Welfare systems in OECD countries have been under increasing pressure to enhance the efficiency of public services and to align social spending with available resources. To reconcile the costs of social programmes with budgetary constraints, two well-known but unpopular options are available: increase in direct or indirect taxation, or/and cuts in social benefits in absolute or relative terms, as compared to economic trends. There are only rare examples, in recent years, of across the board cuts in public spending: Netherlands did for disability and unemployment benefits between 1983 and 1987, and Ireland and Belgium for unemployment benefits in 1983 and 1987, respectively. Most other countries have achieved similar results through indirect means such as restricting entitlements to benefits, as in many southern European countries but also in Belgium and Denmark. Since the mid 1980s, efforts to curb social expenditure have been common in all western market economies in the ECE region and included the reorganization of state-provided services, stricter controls on public expenditure, privatization and the introduction of market mechanisms.
The Encyclopedia of World Problems and Human Potential is a unique, experimental research work of the Union of International Associations. It is currently published as a searchable online platform with profiles of world problems, action strategies, and human values that are interlinked in novel and innovative ways. These connections are based on a range of relationships such as broader and narrower scope, aggravation, relatedness and more. By concentrating on these links and relationships, the Encyclopedia is uniquely positioned to bring focus to the complex and expansive sphere of global issues and their interconnected nature.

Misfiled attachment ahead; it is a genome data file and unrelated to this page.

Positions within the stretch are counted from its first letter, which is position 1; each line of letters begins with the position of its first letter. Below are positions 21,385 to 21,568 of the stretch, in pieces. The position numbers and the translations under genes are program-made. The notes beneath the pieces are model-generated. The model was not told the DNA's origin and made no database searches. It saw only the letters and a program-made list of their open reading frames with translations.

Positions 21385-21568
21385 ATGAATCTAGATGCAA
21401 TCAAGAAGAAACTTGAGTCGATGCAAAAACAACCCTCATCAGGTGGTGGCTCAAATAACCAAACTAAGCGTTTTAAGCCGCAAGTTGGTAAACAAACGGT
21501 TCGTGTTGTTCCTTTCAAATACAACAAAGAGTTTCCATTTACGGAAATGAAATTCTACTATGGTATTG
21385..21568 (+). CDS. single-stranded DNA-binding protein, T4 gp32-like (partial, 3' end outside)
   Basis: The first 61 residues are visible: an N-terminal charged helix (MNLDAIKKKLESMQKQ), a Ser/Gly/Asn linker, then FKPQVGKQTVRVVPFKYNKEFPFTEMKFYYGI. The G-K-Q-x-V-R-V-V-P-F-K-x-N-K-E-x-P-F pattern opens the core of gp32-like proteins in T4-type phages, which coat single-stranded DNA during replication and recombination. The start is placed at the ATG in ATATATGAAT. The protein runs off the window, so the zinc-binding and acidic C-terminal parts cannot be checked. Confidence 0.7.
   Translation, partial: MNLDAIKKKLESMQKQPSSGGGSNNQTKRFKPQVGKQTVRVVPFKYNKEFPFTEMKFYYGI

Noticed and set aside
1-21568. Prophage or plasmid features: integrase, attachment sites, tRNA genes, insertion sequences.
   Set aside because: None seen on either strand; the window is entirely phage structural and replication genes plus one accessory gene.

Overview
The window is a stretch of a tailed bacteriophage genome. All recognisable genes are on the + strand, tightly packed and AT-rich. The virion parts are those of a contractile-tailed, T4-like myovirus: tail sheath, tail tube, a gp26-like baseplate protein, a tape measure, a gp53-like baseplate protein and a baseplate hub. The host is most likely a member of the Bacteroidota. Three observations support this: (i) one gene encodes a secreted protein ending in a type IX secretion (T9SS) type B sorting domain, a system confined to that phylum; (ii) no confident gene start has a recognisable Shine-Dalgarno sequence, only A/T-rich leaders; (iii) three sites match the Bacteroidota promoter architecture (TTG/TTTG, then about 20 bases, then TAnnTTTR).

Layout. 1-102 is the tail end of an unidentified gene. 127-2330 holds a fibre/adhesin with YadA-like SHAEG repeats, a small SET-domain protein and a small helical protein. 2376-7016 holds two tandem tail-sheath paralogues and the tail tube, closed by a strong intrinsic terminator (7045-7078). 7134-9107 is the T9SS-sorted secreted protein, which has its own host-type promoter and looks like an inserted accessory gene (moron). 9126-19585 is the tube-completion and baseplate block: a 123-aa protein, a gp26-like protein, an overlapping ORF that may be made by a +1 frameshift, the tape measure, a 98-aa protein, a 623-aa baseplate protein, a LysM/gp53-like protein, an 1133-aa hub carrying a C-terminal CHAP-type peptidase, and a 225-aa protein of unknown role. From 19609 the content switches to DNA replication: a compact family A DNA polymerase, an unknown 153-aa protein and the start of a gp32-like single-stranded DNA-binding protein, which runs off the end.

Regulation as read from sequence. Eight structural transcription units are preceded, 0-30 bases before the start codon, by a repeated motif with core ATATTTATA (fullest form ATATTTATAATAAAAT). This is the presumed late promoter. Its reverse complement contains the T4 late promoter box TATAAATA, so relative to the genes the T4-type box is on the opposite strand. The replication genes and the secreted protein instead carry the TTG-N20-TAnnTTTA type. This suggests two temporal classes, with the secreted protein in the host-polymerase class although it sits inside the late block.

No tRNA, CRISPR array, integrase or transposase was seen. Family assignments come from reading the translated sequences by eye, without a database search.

The initial content for the Encyclopedia was seeded from UIA’s Yearbook of International Organizations. UIA’s decades of collected data on the enormous variety of association life provided a broad initial perspective on the myriad problems of humanity. Recognizing that international associations are generally confronting world problems and developing action strategies based on particular values, the initial content was based on the descriptions, aims, titles and profiles of international associations.
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